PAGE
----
2019 Encounters

Encounter #106 - December 20, 2019
K43, L91

K43, L91

Photo by Joe Zelwietro

K43, L91

K43, L91

Photo by Joe Zelwietro

Photo by Mark Malleson

L55

L55

Photo by Mark Malleson

L109

L109

Photo by Mark Malleson

L90

L90

Photo by Mark Malleson

K43

K43

Photo by Mark Malleson

K38

K38

Photo by Mark Malleson

K35

K35

Photo by Mark Malleson

K37

K37

Photo by Mark Malleson

K33

K33

Photo by Mark Malleson

K33

K33

Photo by Joe Zelwietro

K22

K22

Photo by Mark Malleson

K26

K26

Photo by Joe Zelwietro

K21

K21

Photo by Mark Malleson

K16

K16

Photo by Joe Zelwietro

K12_K37

K12_K37

Photo by Mark Malleson

K12

K12

Photo by Mark Malleson

J56

J56

Photo by Mark Malleson

J38

J38

Photo by Mark Malleson

J31

J31

Photo by Mark Malleson

J46

J46

Photo by Mark Malleson

20160331DAG_SJ1-179_J53 spyhop.jpg
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Enc Date: 20/12/19

Enc Seq: 1

Enc#: 106

Observ Begin: 11:33 AM

Observ End: 02:49 PM

Vessel: Mike 1

Staff: Mark Malleson

Other Observers: Joe Zelwietro, Valerie Messier

Pods: J, K, L

Location Descr: Race Rocks

Start Latitude: 48 19.6

Start Longitude: 123 25.9

End Latitude: 48 19.8

End Longitude: 123 50.7

Enc Summary:

Mark received a report of killer whales in the vicinity of William Head mid-morning. The whales were thought to be Southern Residents, so he and Joe along with their colleague and friend Valerie Messier mobilized Mike 1 and departed Victoria at 1111. They had only made it ten minutes out of the harbour before coming across a large concentration of foraging killer whales just west of Constance Bank. They began the encounter at 1133 at 48 19.6/123 25.9 (~4 nm NE of Race Rocks) and quickly confirmed several members of K pod. The whales were spread to the north and southwest but all seemed more interested in foraging than going anywhere quickly. J31 and calf J56 were foraging alongside K37, and the youngest Southern Resident breached three or four times while mom searched for food.

As the ebb picked up, all of the K pod whales ceased foraging and headed west quickly, aiming at Race Pass. Several of the group passed through the reserve, travelling between Helicopter and North Race Rocks, while the majority took the Pass and at least three individuals passed south of Race Rocks. There was considerable swell in Race Pass, but the whales surfed through it with ease. As the animals slowed upon exiting to the west, the Mike 1 crew opted to break off from them and head offshore to the southwest before looping back to the shoreline. They suspected there may be some unaccounted-for J pod whales in the area, and hoped that the rest of the group that had been in Puget Sound over the past few days would appear. They were south of Beechey Head when Joe picked up a distant bull closer to shore, along with a smaller animal. These animals were travelling slowly west, but taking long dives. The male appeared long enough to be identified as K21, but disappeared quickly on another long dive and with more animals spotted to the west the crew forged on.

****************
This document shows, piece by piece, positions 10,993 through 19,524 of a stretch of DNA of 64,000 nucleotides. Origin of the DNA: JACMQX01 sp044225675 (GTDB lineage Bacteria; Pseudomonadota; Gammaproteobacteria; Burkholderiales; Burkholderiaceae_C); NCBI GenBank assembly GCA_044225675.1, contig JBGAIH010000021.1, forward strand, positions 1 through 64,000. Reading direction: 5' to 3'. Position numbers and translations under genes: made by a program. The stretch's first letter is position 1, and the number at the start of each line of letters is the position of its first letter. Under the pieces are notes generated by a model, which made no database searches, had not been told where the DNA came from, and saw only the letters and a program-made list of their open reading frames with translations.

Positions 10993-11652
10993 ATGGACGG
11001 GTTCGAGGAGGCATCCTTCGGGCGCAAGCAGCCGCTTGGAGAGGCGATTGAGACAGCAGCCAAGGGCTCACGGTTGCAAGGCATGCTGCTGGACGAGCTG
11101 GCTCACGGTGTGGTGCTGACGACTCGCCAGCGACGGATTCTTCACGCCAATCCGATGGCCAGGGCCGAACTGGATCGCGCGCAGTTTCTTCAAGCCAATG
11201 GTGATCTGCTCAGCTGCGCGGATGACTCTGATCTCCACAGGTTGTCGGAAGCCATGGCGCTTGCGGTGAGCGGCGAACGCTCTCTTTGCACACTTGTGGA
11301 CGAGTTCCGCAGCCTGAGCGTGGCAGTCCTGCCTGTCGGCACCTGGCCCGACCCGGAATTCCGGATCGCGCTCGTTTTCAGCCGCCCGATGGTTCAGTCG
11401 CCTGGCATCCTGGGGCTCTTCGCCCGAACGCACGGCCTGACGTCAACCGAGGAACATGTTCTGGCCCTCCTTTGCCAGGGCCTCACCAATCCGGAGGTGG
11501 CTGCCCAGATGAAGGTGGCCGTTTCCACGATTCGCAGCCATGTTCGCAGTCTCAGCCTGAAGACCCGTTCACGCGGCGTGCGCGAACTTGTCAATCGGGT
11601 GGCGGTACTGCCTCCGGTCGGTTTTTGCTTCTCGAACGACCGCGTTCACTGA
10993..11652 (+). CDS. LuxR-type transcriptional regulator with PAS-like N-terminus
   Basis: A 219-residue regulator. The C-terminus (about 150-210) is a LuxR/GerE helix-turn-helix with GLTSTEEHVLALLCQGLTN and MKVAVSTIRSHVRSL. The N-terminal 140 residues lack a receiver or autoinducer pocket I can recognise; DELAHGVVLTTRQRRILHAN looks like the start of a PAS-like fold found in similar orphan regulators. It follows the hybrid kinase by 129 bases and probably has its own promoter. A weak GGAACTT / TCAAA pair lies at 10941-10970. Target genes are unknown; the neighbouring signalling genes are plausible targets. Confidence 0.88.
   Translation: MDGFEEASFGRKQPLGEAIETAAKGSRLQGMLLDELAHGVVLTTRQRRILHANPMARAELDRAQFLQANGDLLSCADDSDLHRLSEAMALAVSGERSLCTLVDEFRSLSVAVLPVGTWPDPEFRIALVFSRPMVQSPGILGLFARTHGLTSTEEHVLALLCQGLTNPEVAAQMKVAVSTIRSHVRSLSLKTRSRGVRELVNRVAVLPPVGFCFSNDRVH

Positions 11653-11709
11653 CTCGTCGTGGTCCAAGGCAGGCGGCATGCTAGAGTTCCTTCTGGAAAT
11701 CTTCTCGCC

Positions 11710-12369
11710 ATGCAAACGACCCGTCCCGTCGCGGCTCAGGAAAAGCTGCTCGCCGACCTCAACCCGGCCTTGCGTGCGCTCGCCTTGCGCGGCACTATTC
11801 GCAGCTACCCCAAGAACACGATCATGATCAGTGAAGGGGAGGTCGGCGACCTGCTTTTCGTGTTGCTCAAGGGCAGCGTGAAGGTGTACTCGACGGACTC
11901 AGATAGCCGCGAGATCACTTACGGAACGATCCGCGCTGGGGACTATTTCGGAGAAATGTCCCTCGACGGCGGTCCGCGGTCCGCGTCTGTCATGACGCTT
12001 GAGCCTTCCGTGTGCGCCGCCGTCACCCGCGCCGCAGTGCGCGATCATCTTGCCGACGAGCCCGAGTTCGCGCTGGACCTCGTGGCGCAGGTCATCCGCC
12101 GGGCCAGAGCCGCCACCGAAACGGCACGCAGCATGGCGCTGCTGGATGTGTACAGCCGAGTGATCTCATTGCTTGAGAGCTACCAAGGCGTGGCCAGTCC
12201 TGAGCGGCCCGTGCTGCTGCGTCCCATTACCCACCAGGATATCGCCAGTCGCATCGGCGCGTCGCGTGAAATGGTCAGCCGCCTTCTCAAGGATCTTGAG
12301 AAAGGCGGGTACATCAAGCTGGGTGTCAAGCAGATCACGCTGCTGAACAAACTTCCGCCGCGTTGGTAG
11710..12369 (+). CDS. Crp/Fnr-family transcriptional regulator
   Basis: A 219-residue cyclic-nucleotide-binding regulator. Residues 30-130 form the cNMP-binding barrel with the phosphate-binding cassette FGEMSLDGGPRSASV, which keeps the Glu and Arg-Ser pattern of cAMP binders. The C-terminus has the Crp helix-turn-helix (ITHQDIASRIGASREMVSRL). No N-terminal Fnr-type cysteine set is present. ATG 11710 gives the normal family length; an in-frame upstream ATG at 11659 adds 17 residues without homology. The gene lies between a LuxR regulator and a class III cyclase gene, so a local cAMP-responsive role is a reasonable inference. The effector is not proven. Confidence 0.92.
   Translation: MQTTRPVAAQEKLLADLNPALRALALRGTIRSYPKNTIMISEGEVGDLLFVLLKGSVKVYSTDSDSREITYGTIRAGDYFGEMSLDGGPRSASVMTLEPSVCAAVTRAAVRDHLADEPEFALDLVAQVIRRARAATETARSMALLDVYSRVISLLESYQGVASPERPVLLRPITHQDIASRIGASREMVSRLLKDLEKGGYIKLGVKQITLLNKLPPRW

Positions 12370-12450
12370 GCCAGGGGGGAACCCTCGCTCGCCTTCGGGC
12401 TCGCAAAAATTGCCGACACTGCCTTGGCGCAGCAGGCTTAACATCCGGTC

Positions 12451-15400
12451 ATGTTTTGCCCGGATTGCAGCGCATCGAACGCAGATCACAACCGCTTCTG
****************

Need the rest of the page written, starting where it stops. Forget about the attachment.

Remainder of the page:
Several miles west of K21 and his companion were several more westbound killer whales, and these were even more elusive than the last. After confirming K26 and a small group of Pacific white-sided dolphins joined the fray! The “lags” (from the scientific name for Pacific white-sided dolphins, Lagenorhynchus obliquidens) raced off towards a small group of killer whales less than a mile inshore of them, and the Mike 1 crew watched in anticipation of a meeting. The whales dove though, and the lags opted to play alongside Mike 1 for a few moments before disappearing to the east. Mark and Joe returned their focus to the outbound whales, and shortly L55 was identified. Several others just offshore of her were seen but with 7 to 9 minute dives and short breathing cycles in between it was not possible to confirm those IDs as the rain started to close back in and the crew felt it was time to head back to Victoria.

They ended the encounter at 1449 at 48 19.8/123 50.7 (~2nm SW of Otter Point) and turned for home. They did not re-sight the trailing group along the way; with a strong ebb current it is possible they were pulled offshore into the rain and poor visibility.

Photos taken under Federal Permits

NMFS PERMIT: 21238/ DFO SARA 388